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Homer hosts its first governor’s picnic July 25

Posted: July 17, 2013 - 5:09pm

Light up the grill and invite some friends. It’s picnic time in Homer.

In this case, the free community picnic, one of five governor’s picnics to be held around the state, with the public invited to share the festivities with Governor and First Lady Sean and Sandy Parnell, Lt. Governor Mead Treadwell, department commissioners, deputy commissioners and a host of elected officials. 

“We really hope people can make it out for what’s a big, fun, community event. It’s a time for Homer to get together and enjoy the summer,” said Katie Koester of the city of Homer.

The picnic will be held at Karen Hornaday Park from 4-7 p.m. July 25. 

 “As far as volunteers go, Jenny Martin has done a great job rounding up volunteers, but if there’s anyone else out there wanting to help, we can certainly find a slot for them,” said Katie Koester, the city of Homer’s economic development coordinator.

Volunteers are helping with everything from setting up to cleaning up. Consideration has been given to accommodate elderly and handicapped. Businesses in the area have helped with financial, as well as in-kind donations.

“We want to thank the community for stepping up and volunteering,” said Koester.

Parking will be similar to that used for KBBI’s Concert On the Lawn, with a free shuttle providing transportation from parking areas to the picnic.

In addition to food and an opportunity to meet the governor, there will be information booths provided by the:

• Alaska Department of Fish and Game;

• Alaska Housing Finance Corporation; 

• Alaska Department of Environmental Conservation

• Alaska Department of Corrections

• Alaska Department of Labor

• Alaska Department of Public Safety

• Alaska Department of Natural Resources

• Alaska Department of Law; and

• The Choose Respect initiative.

“That’s an opportunity people have if they have questions,” said Koester.

What’s a picnic without activities for the youngsters? Those will be offered by Best Beginnings Homer, Sprout, The Center, face painting by the Pitta family and South Peninsula Hospital, with Project GRAD providing cotton candy.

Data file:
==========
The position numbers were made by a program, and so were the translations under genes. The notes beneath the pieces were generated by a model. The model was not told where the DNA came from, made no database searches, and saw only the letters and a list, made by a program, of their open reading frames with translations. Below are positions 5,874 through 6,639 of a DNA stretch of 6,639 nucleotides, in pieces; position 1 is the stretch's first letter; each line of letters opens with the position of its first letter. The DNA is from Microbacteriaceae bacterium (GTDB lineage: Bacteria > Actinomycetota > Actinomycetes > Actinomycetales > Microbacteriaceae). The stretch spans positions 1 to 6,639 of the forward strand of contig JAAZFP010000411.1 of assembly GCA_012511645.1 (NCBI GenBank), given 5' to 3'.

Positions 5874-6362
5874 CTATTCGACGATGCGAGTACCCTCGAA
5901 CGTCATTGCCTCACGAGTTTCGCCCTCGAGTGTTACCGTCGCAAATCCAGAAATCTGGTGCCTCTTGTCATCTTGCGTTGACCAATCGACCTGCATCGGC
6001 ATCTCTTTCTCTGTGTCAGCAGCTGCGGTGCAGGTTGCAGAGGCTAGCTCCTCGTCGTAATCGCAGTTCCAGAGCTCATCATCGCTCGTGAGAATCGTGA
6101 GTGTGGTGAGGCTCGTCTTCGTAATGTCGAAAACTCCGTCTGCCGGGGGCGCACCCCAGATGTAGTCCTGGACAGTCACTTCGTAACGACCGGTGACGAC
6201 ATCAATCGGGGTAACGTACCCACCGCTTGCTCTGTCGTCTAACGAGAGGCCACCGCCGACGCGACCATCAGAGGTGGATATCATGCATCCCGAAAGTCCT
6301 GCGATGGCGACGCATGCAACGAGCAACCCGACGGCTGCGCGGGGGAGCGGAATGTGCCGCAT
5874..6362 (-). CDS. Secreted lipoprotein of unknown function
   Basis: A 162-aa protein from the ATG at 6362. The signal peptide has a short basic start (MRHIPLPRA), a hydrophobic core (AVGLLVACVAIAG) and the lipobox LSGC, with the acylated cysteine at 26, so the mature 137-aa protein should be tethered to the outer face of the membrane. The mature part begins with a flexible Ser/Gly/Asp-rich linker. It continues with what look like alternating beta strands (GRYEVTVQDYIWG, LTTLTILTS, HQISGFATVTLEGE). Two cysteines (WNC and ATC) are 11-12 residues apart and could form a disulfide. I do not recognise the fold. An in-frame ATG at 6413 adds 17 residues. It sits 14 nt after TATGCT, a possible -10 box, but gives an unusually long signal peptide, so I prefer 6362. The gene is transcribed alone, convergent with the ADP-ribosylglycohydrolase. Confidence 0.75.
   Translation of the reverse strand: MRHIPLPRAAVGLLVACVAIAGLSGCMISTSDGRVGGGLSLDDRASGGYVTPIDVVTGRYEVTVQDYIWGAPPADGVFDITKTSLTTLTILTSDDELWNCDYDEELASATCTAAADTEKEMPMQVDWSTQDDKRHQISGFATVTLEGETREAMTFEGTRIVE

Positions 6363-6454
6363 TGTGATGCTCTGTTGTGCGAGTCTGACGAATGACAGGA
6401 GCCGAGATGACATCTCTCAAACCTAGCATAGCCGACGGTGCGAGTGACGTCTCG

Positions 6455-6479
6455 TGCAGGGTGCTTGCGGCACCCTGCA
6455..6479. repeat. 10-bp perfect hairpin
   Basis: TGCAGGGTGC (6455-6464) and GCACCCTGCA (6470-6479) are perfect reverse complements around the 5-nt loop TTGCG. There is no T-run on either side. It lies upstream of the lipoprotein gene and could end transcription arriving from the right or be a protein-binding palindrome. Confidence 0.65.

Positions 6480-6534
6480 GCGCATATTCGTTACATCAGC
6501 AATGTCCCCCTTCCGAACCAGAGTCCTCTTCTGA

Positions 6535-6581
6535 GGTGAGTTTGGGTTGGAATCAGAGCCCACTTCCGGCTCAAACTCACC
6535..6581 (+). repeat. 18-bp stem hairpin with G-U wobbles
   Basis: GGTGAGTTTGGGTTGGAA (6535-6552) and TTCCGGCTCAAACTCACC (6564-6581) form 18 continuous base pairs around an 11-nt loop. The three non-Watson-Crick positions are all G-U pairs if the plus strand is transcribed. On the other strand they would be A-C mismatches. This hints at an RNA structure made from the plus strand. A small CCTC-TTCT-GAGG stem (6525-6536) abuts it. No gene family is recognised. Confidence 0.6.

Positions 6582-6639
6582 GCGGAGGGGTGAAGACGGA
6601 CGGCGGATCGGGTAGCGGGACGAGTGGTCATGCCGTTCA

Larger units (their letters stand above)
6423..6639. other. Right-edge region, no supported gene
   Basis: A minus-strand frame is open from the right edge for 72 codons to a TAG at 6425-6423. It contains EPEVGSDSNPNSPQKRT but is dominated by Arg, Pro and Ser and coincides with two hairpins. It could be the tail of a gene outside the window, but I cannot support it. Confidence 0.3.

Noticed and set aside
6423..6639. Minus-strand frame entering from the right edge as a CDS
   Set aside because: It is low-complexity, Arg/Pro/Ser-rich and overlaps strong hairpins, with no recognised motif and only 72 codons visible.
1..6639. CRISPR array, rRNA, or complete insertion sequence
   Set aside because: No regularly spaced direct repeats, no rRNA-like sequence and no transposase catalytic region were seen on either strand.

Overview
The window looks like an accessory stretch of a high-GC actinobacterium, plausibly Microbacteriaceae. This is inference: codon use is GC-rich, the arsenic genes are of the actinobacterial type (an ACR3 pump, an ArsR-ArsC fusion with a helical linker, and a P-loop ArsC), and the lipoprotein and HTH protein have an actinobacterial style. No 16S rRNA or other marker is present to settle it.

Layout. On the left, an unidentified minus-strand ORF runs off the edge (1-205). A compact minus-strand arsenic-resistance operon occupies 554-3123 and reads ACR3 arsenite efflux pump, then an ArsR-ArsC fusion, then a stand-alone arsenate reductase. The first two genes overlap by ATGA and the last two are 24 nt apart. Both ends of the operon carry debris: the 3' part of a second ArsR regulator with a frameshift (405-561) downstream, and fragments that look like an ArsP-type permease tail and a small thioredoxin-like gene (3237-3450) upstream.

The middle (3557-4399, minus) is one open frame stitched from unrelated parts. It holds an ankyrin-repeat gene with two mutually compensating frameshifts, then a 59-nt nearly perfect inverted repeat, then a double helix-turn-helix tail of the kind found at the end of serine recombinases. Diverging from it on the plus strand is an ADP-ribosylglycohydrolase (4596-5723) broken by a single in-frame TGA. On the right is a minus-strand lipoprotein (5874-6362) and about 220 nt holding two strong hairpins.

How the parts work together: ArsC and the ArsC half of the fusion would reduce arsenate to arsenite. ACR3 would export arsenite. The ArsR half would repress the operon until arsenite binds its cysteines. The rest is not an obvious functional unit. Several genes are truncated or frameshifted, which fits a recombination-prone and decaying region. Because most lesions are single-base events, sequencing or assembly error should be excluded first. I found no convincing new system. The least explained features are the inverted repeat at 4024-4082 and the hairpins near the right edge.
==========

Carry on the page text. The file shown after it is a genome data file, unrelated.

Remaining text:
With weather anybody’s guess, Koester said, “We are doing all of our dances for a sunny day, but we have a lot of tents so there will be some shelter. We also have a donation of some rain ponchos. Other than that, it’s Alaska. Dress for the weather because the event will happen, rain or shine.”

While in Homer, Parnell also will speak to a noon meeting of Homer-Kachemak Bay Rotary at the Best Western Bidarka Inn.

At 3 p.m., Parnell will attend a valve-turning to begin the flow of natural gas to South Peninsula Hospital, the first public building in the Homer Natural Gas Special Assessment District to receive natural gas. Enstar, the city of Homer and South Peninsula Hospital are hosting that event.

“We’re really excited because the governor will be here and this is a great opportunity to say ‘go’ on that project,” said Koester. 

The number of people instrumental in bringing natural gas to the community makes it impossible to have all the key players at the microphone for the valve-turning, according to Derotha Ferraro, the hospital’s public relations director.

“We have invited some elected officials to represent everybody involved and make remarks for this special event,” said Ferraro. “Natural gas potentially means a lot for the community. The hospital is the heart of the community and it will mean a tremendous savings for us.”

The public is invited, although the valve’s location is in a restricted area, making it impossible for everyone to witness the actual turning.

“In recognizing that, we will do a tape cutting and then the governor will turn the valve,” said Ferraro.”

The annual governor’s picnics began in 1959, the year Alaska became a state. Through the years, they have been held in Juneau, the state’s capital city, as well as Anchorage, Fairbanks and at the state fairgrounds in Palmer. Two years ago Parnell’s administration added a “traveling picnic.” Proposals are submitted from communities around the state, with the selection based on the venue chosen for the event, the level of community support and a plan for volunteers. Glennallen was chosen in 2012. 

Guidelines call for the picnic to be free, non-partisan, public events paid for with community fundraising. The host community is responsible for planning the event, including location, the program and details.

This year’s picnics are at the Alaska State Fairgrounds in Palmer on Friday, in Anchorage on July 20, Fairbanks on July 21 and Juneau on July 23. The Homer picnic is from 4-7 p.m.

Anyone wanting to volunteer can call Koester, 465-3101.

McKibben Jackinsky can be reached at mckibben.jackinsky@homernews.com.

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